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Posted by Helene on October 24, 2001 at 08:36:53:
All kinds and all parts of the oak can be poisonous, but typically the fall is when we see problems in this area. Acorns are especially a problem during dry summers, when forages are scarce, or in very wet falls, when heavy rains dislodge them. Calves are the most severely affected, then adult cows, then sheep and goats. Deer are resistant to oak poisoning, which may be due to certain chemicals in their saliva called proline
Animals affected by oak poisoning usually stop eating and become constipated with dark, mucus covered stools. Later they may have a bloody or very dark, tarry diarrhea. During this time they get very thirsty, and are commonly found in or around water. Usually they separate themselves from the rest of the herd. They typically lose body condition rapidly, and may get edema, such as bottle jaw. Bloody noses have also been seen. This poisoning does not happen quickly; it may take one to two weeks before you notice changes in the animal.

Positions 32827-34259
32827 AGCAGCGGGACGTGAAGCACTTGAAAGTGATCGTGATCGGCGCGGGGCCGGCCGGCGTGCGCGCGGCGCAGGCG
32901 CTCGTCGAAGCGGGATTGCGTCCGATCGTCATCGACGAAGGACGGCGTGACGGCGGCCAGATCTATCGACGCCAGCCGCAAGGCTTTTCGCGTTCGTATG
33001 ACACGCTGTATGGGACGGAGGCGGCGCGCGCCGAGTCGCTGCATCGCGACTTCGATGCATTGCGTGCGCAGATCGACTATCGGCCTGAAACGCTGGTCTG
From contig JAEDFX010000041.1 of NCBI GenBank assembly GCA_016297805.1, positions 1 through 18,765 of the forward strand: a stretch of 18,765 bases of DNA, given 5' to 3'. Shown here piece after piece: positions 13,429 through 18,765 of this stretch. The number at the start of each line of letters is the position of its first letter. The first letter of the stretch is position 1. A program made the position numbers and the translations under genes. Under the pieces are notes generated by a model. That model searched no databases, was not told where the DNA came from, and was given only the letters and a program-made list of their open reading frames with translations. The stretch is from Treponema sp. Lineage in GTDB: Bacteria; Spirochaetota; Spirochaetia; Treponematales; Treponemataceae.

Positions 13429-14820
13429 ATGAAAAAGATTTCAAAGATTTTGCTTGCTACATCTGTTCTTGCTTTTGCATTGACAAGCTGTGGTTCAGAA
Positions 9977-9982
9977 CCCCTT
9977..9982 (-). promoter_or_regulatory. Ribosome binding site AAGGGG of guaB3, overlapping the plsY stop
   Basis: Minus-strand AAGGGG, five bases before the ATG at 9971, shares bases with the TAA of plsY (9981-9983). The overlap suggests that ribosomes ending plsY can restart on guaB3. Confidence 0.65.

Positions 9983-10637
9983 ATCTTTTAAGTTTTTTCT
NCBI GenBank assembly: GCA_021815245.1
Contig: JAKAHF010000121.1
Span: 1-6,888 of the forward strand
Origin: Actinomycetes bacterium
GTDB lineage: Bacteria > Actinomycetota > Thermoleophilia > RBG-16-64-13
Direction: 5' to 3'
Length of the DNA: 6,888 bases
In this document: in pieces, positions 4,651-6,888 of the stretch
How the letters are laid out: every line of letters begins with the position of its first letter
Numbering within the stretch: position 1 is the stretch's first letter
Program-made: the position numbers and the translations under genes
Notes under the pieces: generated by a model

This poisoning is much easier to prevent than to cure. Obviously avoiding acorn covered pastures or regular cleaning may be the simplest way. It is difficult to supply feed to prevent acorn ingestion since some animals seek them out. Some people have promoted the addition of calcium hydroxide or proline containing feeds such as corn gluten during the fall to prevent problems. This is obviously something to speak to your veterinarian about before attempting.
Fall is a beautiful time of year, but it can be dangerous for your livestock. Now is the time to check your pastures if you have not already, for prevention is always much easier, and cheaper, than trying to treat a plant poisoning.
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